Far from Pittsburgh, but never away
I didn't come to Pittsburgh for Thanksgiving. And as much I as I wanted to be back in the 'Burgh for the weekend, it is clear that in my mind I've never really left. Where I am in physical space is irrelevant.
Sure, in Southern California, we play the Turkey Bowl on the beach, rotisserie our turkey outside while the early game plays, and let the kids swim while we get the table set for company. The temperature outside doesn't interfere with the way I see the world. The way I see the world is from the perspective of my upbringing.
Case in point: A morning in early November. I've made my coffee, kids are off to school and I'm hunched over the computer to work on my new projects, two set in Pittsburgh.
Both projects are not particularly fast-tracked due to their darker, realistic subject matter (one a contemporary look at gun and drug crime in Pittsburgh, the other a historical piece that traces the steel industry and coal industry and unionization in the 1890s). Out my home office window, a never-ending stream of Prius (Pri-i?), women in yoga gear and gardeners pass by. The mailman approaches, carrying his bundle of bills.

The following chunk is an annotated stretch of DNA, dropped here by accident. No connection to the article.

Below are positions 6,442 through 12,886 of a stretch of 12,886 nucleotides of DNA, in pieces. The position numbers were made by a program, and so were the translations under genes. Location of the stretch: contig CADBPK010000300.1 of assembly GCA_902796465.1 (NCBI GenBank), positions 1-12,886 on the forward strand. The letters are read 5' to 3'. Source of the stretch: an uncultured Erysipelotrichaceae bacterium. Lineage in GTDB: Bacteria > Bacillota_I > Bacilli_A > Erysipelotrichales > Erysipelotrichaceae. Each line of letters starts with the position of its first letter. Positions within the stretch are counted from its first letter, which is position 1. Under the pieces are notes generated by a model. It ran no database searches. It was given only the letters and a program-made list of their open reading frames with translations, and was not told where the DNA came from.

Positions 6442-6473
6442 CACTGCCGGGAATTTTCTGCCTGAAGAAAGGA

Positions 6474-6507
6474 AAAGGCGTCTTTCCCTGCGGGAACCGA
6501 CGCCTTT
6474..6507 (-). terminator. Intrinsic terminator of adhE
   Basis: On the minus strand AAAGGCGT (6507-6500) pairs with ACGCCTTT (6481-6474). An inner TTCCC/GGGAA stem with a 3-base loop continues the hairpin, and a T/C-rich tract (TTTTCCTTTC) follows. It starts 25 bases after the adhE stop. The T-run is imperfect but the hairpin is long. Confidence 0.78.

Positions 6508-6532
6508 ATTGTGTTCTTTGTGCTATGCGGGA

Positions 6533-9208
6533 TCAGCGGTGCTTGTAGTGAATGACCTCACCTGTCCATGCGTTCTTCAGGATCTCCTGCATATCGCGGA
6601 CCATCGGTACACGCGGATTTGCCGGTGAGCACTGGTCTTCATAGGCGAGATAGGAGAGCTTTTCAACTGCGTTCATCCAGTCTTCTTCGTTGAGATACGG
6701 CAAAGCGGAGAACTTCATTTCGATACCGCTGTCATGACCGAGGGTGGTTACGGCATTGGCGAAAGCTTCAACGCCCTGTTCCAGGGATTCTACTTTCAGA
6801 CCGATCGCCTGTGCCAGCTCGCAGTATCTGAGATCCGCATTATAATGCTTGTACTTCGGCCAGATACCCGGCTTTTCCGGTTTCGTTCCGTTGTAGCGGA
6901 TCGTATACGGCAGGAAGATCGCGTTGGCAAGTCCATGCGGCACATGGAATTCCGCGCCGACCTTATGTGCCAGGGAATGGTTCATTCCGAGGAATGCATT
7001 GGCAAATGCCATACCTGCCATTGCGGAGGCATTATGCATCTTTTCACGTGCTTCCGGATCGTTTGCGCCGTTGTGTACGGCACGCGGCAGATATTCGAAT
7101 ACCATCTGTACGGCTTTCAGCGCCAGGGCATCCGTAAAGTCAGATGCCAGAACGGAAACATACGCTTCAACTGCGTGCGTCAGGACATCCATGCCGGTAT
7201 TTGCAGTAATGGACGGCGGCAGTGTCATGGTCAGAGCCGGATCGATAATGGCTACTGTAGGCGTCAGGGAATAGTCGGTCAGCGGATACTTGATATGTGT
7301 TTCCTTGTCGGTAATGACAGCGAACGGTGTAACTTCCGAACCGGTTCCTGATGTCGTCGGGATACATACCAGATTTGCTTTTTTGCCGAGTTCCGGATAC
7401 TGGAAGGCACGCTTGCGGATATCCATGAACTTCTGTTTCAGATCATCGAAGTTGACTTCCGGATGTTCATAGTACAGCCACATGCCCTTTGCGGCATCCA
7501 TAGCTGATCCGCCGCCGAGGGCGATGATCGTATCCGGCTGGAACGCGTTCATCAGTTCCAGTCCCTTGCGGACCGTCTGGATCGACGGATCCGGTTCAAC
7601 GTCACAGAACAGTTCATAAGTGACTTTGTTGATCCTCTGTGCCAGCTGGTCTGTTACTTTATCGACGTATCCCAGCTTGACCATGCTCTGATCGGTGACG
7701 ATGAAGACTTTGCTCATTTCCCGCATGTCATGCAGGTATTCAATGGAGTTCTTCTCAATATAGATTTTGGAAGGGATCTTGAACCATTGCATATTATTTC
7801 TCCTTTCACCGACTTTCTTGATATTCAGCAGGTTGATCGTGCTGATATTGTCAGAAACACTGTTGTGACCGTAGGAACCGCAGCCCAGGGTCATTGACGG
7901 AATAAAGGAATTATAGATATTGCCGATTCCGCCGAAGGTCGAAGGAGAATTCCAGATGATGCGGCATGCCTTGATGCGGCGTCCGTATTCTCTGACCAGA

Which reminds me -- I should probably be writing scripts that actually pay.
My agents have sent over projects for hire -- but I can't seem to commit to sending a remake of "Oh, God" or "Look Who's Talking" back into the world, or somehow getting my hands on one of the second-tier superhero franchises (Flash, Flash Gordon, The Flash -- who knew they were different?).
What I write generally doesn't involve explosions, superhuman powers, high concepts or ticking clocks. What I write, usually, is set in Pittsburgh and is about what I remember and romanticize about my hometown.Related Links:
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